Dutch banks can offer their services, but face limitations

Dutch banks can, in principle, offer banking services in Bonaire, St. Eustatius and Saba, but are faced with legal and practical obstructions, ac­cording to Dutch State Sec­retary for Kingdom Rela­tions and Digitalisation Al­exandra van Huffelen.

She stated this in response to written questions of Members of the Second Chamber of the Dutch Par­liament Joba van den Berg and Inge van Dijk, both of the Christian Democratic Party CDA, about banking on the islands, especially in St. Eustatius and Saba, where the local economy, residents and entrepreneurs are hampered by the lacking banking services.

Members of Parliament (MPs) Van den Berg and Van Dijk had asked the state secretary why it was not pos­sible for a resident of the Caribbean Netherlands to open a Dutch bank account, especially considering the fact that they are Dutch citi­zens.

Banks determine their own client base, based on their own business strategy and the desired risk profile, Van Huffelen explained. In principle, Dutch banks can offer their services in the Caribbean Netherlands. The Ministry of Finance has been talking to the Dutch banks to remove obstacles that prevent the offering of Dutch banking services in the Caribbean Netherlands.

Dutch banks have indi­cated in talks that aside from legal obstructions, they experienced a few practi­cal issues in offering euro bank accounts in the Ca­ribbean Netherlands. An example of this is the lack of postal codes. Both the is­sue of postal codes and the banking services are being addressed by a special task force that has been estab­lished for Saba and St. Eu­statius.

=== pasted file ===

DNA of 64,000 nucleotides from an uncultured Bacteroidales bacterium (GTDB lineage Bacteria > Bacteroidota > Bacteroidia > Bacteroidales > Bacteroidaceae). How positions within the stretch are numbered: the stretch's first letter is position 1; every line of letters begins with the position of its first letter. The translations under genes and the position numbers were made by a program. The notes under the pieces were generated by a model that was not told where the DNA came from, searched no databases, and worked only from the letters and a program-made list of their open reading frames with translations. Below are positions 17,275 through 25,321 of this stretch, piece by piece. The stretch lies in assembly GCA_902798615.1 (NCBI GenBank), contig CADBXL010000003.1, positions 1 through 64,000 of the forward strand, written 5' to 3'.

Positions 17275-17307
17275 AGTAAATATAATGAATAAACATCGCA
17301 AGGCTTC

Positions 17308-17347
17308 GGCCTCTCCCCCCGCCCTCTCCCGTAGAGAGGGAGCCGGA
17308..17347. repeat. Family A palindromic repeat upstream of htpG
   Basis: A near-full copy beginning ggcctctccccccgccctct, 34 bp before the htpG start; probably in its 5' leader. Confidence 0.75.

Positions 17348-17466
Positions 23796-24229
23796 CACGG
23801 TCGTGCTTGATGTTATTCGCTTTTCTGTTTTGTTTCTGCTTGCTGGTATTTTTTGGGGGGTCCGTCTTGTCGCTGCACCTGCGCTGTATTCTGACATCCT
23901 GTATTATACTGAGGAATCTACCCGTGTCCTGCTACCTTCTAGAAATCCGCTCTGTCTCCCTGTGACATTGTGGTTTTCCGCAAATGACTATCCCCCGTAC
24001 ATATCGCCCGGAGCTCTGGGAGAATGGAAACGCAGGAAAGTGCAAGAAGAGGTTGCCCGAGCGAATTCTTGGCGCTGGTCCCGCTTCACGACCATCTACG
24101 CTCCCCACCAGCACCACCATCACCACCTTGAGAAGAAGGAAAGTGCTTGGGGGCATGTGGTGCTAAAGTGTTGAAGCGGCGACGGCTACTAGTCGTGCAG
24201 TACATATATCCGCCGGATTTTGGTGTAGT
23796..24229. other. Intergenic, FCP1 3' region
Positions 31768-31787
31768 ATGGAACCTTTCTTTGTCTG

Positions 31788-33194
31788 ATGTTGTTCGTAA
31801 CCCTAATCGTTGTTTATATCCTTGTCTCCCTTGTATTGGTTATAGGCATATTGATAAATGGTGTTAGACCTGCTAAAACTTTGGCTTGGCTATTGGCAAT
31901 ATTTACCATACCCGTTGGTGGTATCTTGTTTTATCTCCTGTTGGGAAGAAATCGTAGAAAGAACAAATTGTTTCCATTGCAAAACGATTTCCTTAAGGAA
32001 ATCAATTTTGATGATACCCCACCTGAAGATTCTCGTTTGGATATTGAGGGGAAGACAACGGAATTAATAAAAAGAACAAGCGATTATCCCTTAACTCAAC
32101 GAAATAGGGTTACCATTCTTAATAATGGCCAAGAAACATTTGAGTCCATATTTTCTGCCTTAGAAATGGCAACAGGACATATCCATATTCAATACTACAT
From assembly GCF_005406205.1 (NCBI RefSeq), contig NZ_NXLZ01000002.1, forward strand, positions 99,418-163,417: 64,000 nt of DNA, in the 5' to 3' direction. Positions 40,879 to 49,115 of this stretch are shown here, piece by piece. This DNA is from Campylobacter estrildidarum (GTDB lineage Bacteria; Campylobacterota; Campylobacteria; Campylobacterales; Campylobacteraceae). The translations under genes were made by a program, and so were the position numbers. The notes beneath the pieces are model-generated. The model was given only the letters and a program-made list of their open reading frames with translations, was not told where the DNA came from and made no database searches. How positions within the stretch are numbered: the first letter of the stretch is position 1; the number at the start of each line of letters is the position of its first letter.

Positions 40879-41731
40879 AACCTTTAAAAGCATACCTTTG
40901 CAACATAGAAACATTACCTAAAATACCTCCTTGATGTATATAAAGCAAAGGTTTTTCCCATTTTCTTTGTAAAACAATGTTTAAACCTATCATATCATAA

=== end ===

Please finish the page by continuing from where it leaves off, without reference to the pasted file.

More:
Indeed, residents of the Caribbean Netherlands with Dutch nationality are citizens of the European Union (EU), but that does not automatically give them the right to a Dutch bank ac­count. According to EU reg­ulations, Dutch banks are not obligated to offer a basic bank account to residents of the Caribbean Netherlands.

MPs Van den Berg and Van Dijk also sought clar­ity about the very limited access of Saba residents to (affordable) mortgages. Van Huffelen explained that the Authority Financial Market AMF in the Netherlands has not received signals that the financial institutions offer­ing mortgages in Saba were abusing their position and had unreasonably high in­terest rates. The rates do not deviate from the ones of­fered in Bonaire, she stated.

The MPs further noted that the mortgage guarantee is being offered in Bonaire, and shortly in St. Eustatius, but not in Saba, because the only bank offering this, the Maduro & Curiel’s Bank (MCB), does not have a branch in Saba.

The state secretary con­firmed this and explained that one of the conditions for the mortgage guarantee is the presence of a bank that is under direct supervi­sion of the Dutch Central Bank DNB. The MCB com­plies with this condition. The mortgage guarantee can be expanded to Saba when the other banks in the Caribbe­an Netherlands comply.

The Daily Herald.

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